It's only three games!

Yeah, okay, true, and yet no one the Leafs signed this summer is a rookie. So how many games do they need before they start playing the way they usually do? (More than three, but I feel like venting.)

Before I get all judgemental, I want to set the stage with how the players are being used. You can only do what you have opportunities to do, after all.

In all situations, you will be shocked to hear Mitch Marner leads in ice time with 23.76 minutes per game. Auston Matthews, Morgan Rielly and John Klingberg are all hovering around 23 minutes as well. So that sets the opportunity level Klingberg is getting.

The next clump of players at near 19 - 20 minutes per game is William Nylander, Jake McCabe, TJ Brodie and John Tavares.

Timothy Liljegren exists in his own tier at 18.24, not quite where Brodie and McCabe are and not down with Mark Giordano who leads the next lowest group at 16.28. Along with Giordano is Tyler Bertuzzi at 16.03, significantly less than his linemates. Calle Järnkrok is at 14.11, floating in his own tier as well.

The 12 minutes group is large, and is Fraser Minten, Max Domi, Matthew Knies and David Kämpf. Noah Gregor is at 10.13 and Ryan Reaves is in a class by himself at 8.11.

That's all situations, so a quick look at five-on-five has the defence at Rielly, McCabe, Klingberg, Brodie – and ahead of all forwards. Bertuzzi is right up with Marner and Matthews at 15 minutes a game and Domi is still playing less than Minten.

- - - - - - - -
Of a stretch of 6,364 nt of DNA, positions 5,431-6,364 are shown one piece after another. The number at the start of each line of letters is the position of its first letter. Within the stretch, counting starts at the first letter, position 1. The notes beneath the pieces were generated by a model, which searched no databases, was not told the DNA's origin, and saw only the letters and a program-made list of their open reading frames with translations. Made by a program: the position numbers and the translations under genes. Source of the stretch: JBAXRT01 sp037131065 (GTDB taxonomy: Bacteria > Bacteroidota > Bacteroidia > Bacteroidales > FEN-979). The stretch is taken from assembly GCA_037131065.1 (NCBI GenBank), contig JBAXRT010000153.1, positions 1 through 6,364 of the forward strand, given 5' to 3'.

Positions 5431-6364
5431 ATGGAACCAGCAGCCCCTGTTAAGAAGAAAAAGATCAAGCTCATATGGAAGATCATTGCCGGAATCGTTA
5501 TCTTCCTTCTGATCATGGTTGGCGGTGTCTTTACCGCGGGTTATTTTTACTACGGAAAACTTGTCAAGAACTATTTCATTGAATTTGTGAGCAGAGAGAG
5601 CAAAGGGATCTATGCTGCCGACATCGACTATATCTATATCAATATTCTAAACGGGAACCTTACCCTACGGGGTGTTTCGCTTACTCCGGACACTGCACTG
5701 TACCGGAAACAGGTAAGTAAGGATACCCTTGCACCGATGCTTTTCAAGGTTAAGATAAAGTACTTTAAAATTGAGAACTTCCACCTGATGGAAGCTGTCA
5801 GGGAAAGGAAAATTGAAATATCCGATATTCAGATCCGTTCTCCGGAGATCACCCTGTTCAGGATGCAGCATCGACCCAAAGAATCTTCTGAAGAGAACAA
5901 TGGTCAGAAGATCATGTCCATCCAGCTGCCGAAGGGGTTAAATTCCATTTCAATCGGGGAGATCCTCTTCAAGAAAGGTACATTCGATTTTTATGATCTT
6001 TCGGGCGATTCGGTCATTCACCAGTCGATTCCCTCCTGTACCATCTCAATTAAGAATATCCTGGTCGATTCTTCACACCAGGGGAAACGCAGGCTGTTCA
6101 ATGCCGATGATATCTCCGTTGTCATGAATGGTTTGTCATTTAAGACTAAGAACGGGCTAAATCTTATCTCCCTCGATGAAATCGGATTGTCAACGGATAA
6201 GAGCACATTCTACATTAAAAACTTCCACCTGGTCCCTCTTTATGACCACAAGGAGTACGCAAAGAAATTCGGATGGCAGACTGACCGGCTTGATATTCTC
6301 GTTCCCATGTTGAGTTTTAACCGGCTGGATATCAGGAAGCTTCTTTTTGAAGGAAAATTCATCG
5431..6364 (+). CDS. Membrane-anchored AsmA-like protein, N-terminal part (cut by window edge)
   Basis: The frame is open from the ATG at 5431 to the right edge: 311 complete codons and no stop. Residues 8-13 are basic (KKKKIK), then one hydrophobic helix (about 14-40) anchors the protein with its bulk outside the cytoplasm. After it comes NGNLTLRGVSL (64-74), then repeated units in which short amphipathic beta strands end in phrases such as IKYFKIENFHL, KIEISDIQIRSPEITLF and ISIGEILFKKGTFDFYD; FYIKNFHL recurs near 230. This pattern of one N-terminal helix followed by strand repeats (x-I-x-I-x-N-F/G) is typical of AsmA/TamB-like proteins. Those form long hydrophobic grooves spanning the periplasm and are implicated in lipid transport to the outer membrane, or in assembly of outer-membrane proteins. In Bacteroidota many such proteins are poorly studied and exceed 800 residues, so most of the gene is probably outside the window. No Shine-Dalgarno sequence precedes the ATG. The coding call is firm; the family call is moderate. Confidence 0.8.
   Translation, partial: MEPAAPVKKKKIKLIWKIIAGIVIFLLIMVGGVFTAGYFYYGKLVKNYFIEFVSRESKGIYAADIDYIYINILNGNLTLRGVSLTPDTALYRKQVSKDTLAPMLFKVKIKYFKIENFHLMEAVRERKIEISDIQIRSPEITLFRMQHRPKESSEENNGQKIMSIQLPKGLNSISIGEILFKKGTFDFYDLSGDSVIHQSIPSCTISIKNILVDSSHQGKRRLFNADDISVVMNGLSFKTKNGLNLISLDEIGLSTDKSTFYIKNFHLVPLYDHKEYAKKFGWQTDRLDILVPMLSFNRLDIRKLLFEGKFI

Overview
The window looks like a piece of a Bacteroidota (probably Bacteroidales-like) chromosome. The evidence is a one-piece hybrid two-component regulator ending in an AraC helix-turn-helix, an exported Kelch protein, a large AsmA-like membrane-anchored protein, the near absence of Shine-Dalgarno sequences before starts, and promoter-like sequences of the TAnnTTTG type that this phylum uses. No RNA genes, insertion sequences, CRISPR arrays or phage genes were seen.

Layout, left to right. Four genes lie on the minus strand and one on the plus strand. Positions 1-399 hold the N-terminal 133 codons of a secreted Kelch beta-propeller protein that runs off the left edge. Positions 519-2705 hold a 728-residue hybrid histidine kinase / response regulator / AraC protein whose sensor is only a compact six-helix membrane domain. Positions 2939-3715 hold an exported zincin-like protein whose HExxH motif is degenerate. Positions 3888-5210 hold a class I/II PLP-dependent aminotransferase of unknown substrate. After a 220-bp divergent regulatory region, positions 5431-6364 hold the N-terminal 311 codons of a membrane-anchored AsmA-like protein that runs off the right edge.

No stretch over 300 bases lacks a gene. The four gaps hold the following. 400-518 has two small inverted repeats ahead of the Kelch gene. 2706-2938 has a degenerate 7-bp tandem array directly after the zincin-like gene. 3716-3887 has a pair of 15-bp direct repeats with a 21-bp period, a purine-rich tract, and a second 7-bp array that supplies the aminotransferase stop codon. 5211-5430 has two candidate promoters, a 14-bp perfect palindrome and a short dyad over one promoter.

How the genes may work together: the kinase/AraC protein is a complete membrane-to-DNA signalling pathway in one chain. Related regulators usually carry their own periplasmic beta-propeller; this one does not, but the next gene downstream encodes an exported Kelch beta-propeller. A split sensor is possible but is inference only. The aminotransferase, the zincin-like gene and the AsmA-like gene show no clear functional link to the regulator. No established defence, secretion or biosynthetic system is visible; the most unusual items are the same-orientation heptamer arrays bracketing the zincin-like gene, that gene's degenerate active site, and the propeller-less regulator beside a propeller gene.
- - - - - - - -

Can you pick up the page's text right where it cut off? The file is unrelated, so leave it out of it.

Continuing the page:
As of now the first unit PP has 3.4 minutes of time, and the second averages at less than one minute. So it seems pretty clear that second unit, for all it looks better, isn't giving players like Domi and Bertuzzi any time to get the counting stats up to impressive numbers.

To grade these new signings, it's only fair to measure them against what role they were signed to fill. Context-free player evaluation that helps you decide the fairly useless question of who is better is not helpful. Better at what? Is always my counter to that.

In the order in which they were signed:

Ryan Reaves

Reaves was signed to be, well, Ryan Reaves, and so far he's managed that with aplomb. He barely plays, has no special teams utility, and his major weakness is skating speed. He used to be a good defensive player, so he understands how to play well positionally, and he's had a couple of good offensive shifts against very weak competition.

His skating speed will cost the Leafs scoring chances against, but he plays so little, it won't scale up to much. The downside of him playing barely at all is that since he's a winger, the trick of doubling up Auston Matthews' shifts and sneaking him onto the fourth line won't work. Besides, Matthews is too busy doing PK for no good reason. The players who have had extra time with David Kämpf are Järnkrok, Knies and Nylander so far.

If you rate Reaves against his cap hit, he gets a Z- because no player whose job description is so limited should ever be paid over the buriable amount. Just based on how he fulfills his job description, he's a B+. He gets an A when he scores Roman Polak style.

John Klingberg

Klingberg is meant to be so good on the PP and the Leafs so in need of a right shot on the PP that it's worth bouncing Morgan Rielly off a unit that was the second best in the NHL last year by some measures.